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Friday, July 12, 2024
Checking Documents at Pier21 Courtesy of Pier21
  Italian immigrants who came prior to the First World War often faced a terrible voyage across the Atlantic. The New Immigration published in 1920 notes that in the ship “there is neither breathing space below nor deck room above, and the 900 steerage passengers … are positively packed like cattle, making a walk on deck, when the weather is good,

Keeping With Tradition
-The Working Man's Choir-
  absolutely impossible... The stenches [below deck] become unbearable and many of the emigrants have to be driven

down [during a storm]; for they prefer the bitterness and danger of the storm to the pestilential air below.”

By the time of the largest influx of immigration post World War II, the voyage had improved considerably. Marty Gervais, in "Keeping With Tradition – The Working Man’s Choir: Forty Years of Song with Il Coro Italiano" describes the voyage experienced by Italians headed to Windsor in this later period:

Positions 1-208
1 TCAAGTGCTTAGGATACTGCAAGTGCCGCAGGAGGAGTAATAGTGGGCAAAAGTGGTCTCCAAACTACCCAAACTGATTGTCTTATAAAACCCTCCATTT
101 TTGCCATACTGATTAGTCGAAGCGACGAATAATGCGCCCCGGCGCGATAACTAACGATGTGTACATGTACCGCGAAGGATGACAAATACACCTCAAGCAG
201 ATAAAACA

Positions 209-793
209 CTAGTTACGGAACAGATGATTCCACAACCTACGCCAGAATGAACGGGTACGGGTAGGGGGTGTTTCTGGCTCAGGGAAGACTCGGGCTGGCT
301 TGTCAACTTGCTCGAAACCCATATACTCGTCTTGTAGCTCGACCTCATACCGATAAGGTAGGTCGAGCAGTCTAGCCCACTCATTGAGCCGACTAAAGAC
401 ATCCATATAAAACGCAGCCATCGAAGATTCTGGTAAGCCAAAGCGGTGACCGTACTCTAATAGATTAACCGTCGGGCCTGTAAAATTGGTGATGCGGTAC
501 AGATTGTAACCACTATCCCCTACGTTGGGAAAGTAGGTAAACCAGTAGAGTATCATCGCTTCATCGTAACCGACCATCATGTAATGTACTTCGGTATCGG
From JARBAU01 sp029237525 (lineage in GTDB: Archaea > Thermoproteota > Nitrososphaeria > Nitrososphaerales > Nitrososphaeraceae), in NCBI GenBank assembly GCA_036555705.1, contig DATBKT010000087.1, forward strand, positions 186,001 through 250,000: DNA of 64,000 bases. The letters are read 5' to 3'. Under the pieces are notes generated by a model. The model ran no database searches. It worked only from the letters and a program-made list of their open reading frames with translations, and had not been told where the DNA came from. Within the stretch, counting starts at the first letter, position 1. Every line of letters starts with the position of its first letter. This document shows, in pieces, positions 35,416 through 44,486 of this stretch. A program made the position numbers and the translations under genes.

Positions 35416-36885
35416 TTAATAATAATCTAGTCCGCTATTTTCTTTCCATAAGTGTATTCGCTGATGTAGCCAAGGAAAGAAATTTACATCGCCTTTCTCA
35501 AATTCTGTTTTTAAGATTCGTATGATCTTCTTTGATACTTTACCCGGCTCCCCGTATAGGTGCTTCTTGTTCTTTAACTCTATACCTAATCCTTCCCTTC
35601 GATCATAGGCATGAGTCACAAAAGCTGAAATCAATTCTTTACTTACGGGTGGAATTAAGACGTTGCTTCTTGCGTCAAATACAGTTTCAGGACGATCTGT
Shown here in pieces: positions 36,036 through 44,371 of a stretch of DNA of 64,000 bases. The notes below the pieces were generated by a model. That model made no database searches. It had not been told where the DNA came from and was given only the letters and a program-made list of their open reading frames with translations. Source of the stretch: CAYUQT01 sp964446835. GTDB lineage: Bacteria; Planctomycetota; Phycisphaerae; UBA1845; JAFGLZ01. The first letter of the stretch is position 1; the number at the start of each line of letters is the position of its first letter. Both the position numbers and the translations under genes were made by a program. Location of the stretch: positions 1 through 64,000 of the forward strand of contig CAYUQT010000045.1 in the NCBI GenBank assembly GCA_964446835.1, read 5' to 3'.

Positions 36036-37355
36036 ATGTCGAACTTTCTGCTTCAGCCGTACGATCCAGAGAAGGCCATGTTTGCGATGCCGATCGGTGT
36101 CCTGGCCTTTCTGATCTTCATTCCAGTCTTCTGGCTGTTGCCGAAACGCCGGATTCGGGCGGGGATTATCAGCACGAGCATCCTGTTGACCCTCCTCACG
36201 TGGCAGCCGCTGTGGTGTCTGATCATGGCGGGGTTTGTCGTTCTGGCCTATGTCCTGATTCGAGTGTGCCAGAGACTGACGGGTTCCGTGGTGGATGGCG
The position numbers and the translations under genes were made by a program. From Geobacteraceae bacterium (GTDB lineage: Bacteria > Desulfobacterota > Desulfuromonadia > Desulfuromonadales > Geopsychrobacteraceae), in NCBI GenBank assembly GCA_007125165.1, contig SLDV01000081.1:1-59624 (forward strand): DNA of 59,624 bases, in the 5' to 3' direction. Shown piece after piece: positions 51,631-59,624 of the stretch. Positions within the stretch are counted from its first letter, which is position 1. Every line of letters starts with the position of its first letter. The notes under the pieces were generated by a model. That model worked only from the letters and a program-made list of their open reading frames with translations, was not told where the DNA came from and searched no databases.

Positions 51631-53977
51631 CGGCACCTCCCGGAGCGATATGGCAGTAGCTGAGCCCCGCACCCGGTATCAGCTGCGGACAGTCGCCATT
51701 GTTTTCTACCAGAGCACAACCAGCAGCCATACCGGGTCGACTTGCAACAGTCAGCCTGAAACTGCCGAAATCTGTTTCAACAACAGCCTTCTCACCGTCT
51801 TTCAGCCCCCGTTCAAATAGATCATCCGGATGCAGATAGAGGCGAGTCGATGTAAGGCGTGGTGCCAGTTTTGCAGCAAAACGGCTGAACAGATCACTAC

These young men boarded ocean-going vessels like the Vulcania, Saturnia, Cristoforo Colombo, Conte Biancamano, Giulio Cesare – not knowing what to expect when they arrived in Canada, except from the letters their uncles or cousins had sent them. They stuffed bread and cheese and wine in with their belongings, and shared what they had on the ship with others. Many had to travel steerage class and were often seasick on the voyage. Each and every one of these new Canadians arrived at Pier 21 after a nine to 12 day voyage across the Atlantic. When they stepped off the ship, they were met with Canadian immigration officials, who directed them for medical examinations. The process often took up to 18 to 24 hours because the pier could only handle 250 people at any one time...; That didn't end the process for these immigrants. Their steamer trunks were examined carefully, and any liquor or food was seized by Customs. The advice given to Colarossi even before he sailed from Italy was to hide the cheese beneath the dirty socks to discourage Customs from wading through his belongings. (p.30-32)

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The opinions and interpretations in this publication are those of the author and do not necessarily reflect those of the Government of Canada.


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